How to Photograph the Northern Lights – Tips for Beginners

Anyone who visits the north will more than likely want to see and photograph the northern lights. You will have seen the amazing photographs from other peoples trips and want to take home your own memories. Photographing the northern lights need not be complicated and it is possible with any type of camera if you know a few of these tips.

tree with northern lights behind

Quick Set Up for Photographing the Northern Lights

  • Learn how to do all of the steps in advance of going out looking for aurora
  • Check the cloud cover, aurora forecast, weather conditions and moon phase
  • Find a safe location
  • If others are already at the location when you arrive dim your headlights and avoid using a torch
  • Have your camera on your tripod and facing north
  • Set camera and lens to manual focus and manual settings
  • Lens should be focused on a distant light or infinity (or pre-focus in daylight)
  • LCD screen brightness turned to lowest setting
  • Remove all filters
  • Turn off noise reduction settings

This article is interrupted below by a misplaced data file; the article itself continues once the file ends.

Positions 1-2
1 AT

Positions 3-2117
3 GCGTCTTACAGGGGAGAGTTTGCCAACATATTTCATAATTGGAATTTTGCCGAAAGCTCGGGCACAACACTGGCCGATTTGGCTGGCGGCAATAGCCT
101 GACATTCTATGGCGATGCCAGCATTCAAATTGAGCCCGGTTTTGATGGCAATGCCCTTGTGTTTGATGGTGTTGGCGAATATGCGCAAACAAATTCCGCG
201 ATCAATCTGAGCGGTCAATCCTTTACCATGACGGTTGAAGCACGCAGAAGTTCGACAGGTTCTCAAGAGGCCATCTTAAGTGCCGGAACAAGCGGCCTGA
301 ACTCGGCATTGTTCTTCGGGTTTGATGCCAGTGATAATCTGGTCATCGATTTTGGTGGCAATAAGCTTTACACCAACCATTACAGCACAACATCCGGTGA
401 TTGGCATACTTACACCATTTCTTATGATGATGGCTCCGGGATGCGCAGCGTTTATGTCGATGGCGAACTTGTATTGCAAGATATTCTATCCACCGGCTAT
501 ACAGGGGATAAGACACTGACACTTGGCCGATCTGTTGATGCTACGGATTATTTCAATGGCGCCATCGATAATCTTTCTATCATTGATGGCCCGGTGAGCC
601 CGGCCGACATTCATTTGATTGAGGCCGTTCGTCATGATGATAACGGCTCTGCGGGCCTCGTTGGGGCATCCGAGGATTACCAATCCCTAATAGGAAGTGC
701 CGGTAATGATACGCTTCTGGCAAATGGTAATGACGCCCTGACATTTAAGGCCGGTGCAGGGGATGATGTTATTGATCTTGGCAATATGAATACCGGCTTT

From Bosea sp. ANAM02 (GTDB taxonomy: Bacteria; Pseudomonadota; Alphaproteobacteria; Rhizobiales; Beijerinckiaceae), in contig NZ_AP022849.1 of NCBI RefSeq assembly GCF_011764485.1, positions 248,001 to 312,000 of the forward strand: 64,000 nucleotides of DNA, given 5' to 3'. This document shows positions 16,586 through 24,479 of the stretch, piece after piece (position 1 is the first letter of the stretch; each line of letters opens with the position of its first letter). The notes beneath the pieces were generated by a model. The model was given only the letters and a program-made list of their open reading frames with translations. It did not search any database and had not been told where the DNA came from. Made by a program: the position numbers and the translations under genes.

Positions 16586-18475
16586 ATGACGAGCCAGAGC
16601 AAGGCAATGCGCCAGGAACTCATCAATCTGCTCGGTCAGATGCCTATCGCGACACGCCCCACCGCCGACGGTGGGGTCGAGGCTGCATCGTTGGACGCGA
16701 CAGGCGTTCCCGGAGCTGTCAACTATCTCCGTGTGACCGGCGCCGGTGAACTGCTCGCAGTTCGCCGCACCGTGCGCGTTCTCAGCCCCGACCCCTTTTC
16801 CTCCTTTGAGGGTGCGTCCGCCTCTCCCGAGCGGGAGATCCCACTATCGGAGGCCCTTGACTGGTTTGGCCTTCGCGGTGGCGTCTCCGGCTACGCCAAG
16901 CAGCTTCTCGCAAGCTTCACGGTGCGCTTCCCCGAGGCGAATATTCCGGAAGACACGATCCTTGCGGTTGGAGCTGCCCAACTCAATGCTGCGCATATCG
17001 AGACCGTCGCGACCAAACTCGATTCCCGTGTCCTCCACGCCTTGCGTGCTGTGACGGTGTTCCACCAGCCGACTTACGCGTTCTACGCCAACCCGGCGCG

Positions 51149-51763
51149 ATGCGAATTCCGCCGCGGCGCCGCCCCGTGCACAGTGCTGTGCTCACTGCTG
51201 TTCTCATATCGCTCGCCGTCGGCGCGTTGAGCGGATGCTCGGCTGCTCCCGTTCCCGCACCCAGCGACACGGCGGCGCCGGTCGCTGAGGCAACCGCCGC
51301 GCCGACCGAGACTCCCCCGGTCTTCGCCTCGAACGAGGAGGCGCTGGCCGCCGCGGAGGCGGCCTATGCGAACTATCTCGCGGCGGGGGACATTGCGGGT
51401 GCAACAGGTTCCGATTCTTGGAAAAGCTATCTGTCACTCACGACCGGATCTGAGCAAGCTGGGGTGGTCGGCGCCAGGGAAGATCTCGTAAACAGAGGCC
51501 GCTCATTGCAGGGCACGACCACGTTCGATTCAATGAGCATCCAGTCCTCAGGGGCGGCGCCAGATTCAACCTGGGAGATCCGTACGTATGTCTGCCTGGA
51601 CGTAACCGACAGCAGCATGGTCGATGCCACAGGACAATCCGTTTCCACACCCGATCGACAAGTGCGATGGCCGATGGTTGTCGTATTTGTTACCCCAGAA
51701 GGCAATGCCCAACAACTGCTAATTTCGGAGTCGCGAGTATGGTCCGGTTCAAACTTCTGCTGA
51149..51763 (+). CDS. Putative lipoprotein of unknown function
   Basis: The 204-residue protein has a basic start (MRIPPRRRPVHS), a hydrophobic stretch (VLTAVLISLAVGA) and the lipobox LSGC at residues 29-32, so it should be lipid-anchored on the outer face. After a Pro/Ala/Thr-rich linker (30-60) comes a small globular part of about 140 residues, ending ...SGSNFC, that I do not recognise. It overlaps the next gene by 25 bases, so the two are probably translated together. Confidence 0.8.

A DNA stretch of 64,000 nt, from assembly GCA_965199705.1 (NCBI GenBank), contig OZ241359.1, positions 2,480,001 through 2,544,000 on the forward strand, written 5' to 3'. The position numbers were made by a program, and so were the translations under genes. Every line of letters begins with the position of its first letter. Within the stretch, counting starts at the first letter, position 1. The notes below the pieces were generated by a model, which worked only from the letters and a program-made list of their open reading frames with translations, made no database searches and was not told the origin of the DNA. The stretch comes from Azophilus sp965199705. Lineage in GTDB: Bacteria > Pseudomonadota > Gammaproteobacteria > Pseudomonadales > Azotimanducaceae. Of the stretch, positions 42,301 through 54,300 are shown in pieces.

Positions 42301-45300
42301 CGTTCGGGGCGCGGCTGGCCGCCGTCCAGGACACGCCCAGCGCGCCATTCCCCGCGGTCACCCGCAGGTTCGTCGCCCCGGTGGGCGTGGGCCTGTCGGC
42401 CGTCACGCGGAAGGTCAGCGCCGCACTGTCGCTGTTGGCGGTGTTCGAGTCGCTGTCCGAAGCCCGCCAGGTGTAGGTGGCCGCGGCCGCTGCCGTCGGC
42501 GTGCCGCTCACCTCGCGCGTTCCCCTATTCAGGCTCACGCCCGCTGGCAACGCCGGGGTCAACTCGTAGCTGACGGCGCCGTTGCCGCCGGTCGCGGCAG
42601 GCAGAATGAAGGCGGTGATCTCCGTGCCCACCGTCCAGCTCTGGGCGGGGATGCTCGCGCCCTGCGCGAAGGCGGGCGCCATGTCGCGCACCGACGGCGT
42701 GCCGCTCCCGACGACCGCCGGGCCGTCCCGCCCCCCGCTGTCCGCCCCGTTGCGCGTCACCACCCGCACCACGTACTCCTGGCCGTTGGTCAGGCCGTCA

• Set white balance to 3000 Kelvins
  • Shoot in RAW so you get the best results
  • Set the delay timer to 2 seconds
  • Aperture set to f/2.8 or as low as possible
  • Exposure set to 10 seconds for bright aurora, 15 seconds or longer for lower intensity or slow moving displays
  • ISO set to 1600 as a starting point
  • Take photograph and check focus and settings before continuing

Finding the Northern Lights

Where are the best places to Photograph the Northern Lights

This is the hardest part – getting yourself somewhere that is perfect for viewing the Northern Lights. Generally the further north you are, the better your chances. The best places are in Alaska, North of Canada, Iceland, Norway, Sweden, Finland and on occasions the UK.


What Time of Year is Best for Photographing the Northern Lights

Mid-September through to March provides a good time frame for aurora hunting and photography. At this time of year the sky is dark enough for the lights to be visible. During the summer months the sky never really gets dark enough for the lights to visible.
There is some belief that the northern lights (or the sun) are more active around the equinox. There is no firm evidence of this, but is certainly been true in my experience.

Can I photograph the northern lights iF there are clouds?